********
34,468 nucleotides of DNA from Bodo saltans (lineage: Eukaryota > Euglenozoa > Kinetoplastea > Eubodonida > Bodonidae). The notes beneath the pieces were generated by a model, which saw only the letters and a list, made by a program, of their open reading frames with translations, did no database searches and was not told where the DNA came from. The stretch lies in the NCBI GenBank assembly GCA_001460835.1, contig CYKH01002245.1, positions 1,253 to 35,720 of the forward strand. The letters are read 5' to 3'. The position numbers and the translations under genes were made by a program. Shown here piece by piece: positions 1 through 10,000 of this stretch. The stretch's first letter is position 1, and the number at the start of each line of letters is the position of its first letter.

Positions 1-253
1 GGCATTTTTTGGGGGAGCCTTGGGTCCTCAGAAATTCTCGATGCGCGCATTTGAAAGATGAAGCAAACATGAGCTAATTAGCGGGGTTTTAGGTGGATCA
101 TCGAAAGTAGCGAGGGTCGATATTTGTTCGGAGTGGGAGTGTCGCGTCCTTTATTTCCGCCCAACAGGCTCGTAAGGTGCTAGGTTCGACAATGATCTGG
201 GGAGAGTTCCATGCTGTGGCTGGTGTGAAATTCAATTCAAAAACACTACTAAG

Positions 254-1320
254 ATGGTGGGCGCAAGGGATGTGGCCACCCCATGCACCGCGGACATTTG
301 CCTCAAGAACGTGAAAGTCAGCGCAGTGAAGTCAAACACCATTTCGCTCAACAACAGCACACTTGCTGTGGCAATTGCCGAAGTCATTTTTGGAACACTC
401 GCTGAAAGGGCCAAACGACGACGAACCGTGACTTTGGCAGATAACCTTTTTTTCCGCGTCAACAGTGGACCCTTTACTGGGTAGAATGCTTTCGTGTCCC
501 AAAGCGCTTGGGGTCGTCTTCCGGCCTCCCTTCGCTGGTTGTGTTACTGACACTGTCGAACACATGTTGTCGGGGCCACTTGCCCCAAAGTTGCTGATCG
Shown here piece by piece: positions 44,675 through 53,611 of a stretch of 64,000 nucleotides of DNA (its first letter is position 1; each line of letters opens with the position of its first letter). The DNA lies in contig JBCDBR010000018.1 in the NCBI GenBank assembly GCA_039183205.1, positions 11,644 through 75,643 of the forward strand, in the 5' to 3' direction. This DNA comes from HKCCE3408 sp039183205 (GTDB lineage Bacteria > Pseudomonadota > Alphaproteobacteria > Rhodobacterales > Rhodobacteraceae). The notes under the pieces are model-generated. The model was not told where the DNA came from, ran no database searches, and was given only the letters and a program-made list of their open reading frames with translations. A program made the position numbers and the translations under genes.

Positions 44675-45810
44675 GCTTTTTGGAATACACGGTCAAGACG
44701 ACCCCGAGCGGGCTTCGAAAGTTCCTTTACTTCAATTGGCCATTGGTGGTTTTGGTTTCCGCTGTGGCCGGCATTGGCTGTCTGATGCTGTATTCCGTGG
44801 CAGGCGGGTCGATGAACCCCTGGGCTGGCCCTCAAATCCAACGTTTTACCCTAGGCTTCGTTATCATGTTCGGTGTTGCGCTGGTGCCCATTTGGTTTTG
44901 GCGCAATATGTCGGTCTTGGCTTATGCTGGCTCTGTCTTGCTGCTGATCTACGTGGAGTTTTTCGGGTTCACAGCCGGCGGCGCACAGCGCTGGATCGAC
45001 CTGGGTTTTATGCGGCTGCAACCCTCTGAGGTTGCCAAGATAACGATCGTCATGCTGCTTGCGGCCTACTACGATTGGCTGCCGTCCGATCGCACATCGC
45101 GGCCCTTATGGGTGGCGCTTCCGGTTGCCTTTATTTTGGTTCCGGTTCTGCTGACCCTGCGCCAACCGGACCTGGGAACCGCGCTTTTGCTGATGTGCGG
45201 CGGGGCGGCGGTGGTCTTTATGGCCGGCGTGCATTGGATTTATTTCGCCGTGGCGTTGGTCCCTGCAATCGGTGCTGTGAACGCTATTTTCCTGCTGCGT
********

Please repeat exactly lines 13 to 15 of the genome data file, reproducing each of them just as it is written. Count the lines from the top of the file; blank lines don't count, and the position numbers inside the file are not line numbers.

44675 GCTTTTTGGAATACACGGTCAAGACG
44701 ACCCCGAGCGGGCTTCGAAAGTTCCTTTACTTCAATTGGCCATTGGTGGTTTTGGTTTCCGCTGTGGCCGGCATTGGCTGTCTGATGCTGTATTCCGTGG
44801 CAGGCGGGTCGATGAACCCCTGGGCTGGCCCTCAAATCCAACGTTTTACCCTAGGCTTCGTTATCATGTTCGGTGTTGCGCTGGTGCCCATTTGGTTTTG